Five of the 10 top-selling mobile phone vendors in the world are Chinese, a fact that’s been obscured by sales mainly taking place in China. That’s about to change, according to a new report from ABI Research.
While Chinese OEMs accounted for 38 percent of global mobile handset shipments in 2013, this year, they’re set to grab more than 50 percent market share, said ABI.
Many Chinese OEMs have focused almost exclusively on selling to consumers in China, but soon more will follow the examples of rivals such as Huawei (now the sixth-largest phone seller globally) and ZTE (now fifth), which have been expanding their brands in the United States and around the world.
Lenovo, the second-largest phone seller in China after Samsung, made a “clear statement of intent” to expand its reach when it purchased Motorola Mobility from Google in January, said the report, and Xiaomi, China’s sixth-largest phone brand, is expected to follow suit.
Xiaomi made U.S. headlines last summer when Hugo Barra, vice president of product management for Android, left Google to help Xiaomi build better Android-running phones.
“The Chinese vendors highlight the changing shape of the mobile handset market, as the Chinese manufacturing ecosystem, specifically reference designs, enable the next wave of smartphone growth in low-cost emerging markets and amongst price-conscious consumers everywhere,” Nick Spencer, senior practice director at ABI, said in a March 10 statement.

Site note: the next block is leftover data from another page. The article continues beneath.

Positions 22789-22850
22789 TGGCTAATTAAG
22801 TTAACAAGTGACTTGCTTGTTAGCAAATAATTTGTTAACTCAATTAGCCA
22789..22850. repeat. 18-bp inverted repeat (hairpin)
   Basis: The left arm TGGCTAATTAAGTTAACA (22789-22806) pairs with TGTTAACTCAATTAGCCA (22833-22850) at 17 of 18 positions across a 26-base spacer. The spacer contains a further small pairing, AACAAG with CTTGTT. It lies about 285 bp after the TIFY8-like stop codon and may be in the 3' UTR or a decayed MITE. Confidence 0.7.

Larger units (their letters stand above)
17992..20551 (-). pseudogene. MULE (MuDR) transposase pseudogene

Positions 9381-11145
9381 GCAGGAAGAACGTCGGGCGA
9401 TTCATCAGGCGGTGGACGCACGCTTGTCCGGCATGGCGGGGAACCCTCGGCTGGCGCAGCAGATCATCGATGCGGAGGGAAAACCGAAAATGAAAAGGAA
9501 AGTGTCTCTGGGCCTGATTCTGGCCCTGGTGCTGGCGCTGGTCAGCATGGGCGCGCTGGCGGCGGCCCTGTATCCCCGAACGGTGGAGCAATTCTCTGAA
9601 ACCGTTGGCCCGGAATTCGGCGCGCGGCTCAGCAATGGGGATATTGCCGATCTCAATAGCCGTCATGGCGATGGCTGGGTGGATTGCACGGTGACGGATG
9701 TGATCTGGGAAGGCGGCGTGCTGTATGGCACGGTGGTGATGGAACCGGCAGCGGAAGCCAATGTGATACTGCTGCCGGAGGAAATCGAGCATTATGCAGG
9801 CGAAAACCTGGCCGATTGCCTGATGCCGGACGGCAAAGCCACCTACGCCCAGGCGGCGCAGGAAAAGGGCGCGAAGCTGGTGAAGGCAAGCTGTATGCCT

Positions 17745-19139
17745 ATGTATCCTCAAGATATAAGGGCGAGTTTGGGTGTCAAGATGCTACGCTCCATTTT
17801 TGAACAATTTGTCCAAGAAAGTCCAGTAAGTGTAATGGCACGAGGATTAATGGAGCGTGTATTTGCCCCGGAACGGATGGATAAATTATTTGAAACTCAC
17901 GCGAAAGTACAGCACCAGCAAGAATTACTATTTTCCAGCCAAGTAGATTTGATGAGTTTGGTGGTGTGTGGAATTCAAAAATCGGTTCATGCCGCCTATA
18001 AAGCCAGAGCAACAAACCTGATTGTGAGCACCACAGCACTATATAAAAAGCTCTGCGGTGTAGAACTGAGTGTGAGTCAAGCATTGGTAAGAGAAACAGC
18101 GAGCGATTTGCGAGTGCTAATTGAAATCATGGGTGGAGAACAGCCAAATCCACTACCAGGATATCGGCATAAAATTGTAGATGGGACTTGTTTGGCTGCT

“Southeast Asia has already experienced this trend, but ABI Research expects to see the impact of these Chinese vendors increasing in all emerging markets and even advanced markets, especially prepay,” he added.
Apple’s Place in the Lineup
Apple, while its business model is out of sync with the low-cost devices favored in fast-growing markets, expects China to eventually become its number-one market. (It’s currently its second market, behind the United States.) Earlier this year, the company signed an agreement to sell iPhones through China Mobile, the world’s largest carrier, with three-quarters of a billion subscribers.
A March report from Upstream, a mobile monetization company that turned to Ovum to conduct its research, revealed that Apple is now the most coveted brand in developing markets. In China, 42 percent of those surveyed said they’d most like their next phone to be an Apple device. In Vietnam, 36 percent said the same, though in Brazil, top honors went to Samsung (37 percent).
“Only when each player truly understands the audience of each region—being able to answer the questions of what’s affordable, what content do consumers want and what functionality is preferred—will they be able to connect with the consumers they are trying to reach,” Upstream CEO Marcho Veremis advised in the report.